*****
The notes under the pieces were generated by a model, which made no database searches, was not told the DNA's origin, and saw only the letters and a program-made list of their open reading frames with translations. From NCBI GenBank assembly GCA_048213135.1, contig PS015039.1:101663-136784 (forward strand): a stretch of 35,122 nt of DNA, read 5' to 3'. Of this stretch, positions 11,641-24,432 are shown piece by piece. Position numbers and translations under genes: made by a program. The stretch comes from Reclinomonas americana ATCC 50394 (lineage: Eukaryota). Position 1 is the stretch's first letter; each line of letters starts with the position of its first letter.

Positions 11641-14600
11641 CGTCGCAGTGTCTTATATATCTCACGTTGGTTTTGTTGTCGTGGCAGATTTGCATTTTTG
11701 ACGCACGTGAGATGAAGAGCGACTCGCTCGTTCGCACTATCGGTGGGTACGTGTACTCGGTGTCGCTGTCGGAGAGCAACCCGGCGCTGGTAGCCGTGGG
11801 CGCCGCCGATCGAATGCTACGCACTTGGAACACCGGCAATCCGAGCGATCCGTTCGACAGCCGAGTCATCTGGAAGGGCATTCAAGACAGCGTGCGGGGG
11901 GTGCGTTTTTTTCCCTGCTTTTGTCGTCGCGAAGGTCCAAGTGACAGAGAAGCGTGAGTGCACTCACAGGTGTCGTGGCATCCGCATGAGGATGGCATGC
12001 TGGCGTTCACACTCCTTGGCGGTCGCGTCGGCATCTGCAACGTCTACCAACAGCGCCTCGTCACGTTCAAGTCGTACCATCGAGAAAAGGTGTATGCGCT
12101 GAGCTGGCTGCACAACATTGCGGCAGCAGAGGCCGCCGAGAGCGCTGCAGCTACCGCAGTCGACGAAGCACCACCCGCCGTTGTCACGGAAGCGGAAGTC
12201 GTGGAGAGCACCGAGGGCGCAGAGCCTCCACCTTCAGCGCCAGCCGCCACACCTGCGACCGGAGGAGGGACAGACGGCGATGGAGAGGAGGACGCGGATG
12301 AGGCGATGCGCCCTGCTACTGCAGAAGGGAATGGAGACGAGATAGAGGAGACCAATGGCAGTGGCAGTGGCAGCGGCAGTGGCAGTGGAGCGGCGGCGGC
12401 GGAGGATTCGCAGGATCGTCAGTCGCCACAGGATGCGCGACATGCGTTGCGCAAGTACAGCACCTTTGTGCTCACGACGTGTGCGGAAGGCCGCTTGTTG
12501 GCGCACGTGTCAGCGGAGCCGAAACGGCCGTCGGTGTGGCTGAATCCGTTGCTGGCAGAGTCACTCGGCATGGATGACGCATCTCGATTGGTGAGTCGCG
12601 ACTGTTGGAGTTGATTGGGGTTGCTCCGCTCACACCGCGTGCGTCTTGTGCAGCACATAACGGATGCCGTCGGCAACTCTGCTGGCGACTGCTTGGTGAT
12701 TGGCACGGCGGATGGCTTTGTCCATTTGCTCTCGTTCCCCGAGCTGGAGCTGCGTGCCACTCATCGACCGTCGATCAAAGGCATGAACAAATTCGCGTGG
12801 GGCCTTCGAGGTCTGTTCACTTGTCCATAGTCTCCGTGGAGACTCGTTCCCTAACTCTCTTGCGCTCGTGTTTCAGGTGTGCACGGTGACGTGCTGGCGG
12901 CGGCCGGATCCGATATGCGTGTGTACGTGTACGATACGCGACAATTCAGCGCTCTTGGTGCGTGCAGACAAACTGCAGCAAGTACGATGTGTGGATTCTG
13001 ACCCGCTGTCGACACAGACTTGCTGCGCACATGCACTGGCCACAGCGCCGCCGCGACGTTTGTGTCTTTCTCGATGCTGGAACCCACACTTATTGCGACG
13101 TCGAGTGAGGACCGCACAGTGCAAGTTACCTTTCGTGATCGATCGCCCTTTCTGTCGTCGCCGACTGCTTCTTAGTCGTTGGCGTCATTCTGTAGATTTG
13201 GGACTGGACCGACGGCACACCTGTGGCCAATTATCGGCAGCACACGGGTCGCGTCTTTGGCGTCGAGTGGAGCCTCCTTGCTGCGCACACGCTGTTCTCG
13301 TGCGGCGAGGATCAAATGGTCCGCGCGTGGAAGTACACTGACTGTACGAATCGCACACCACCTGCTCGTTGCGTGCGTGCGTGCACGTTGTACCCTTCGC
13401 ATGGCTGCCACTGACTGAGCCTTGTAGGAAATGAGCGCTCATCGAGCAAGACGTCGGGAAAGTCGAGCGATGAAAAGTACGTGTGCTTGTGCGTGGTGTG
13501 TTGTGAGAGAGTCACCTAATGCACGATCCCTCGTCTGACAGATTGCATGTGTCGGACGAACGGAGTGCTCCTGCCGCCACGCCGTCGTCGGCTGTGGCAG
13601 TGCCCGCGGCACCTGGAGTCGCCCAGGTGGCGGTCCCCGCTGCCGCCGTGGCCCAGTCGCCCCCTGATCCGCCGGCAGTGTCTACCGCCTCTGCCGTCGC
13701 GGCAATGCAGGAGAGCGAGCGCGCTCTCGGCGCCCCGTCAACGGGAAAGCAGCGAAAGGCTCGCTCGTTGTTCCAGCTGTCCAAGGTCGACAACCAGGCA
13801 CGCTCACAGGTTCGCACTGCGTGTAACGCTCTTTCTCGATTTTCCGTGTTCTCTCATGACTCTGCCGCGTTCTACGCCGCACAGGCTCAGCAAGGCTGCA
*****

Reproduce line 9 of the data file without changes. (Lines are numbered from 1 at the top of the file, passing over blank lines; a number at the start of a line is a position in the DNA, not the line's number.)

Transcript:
12201 GTGGAGAGCACCGAGGGCGCAGAGCCTCCACCTTCAGCGCCAGCCGCCACACCTGCGACCGGAGGAGGGACAGACGGCGATGGAGAGGAGGACGCGGATG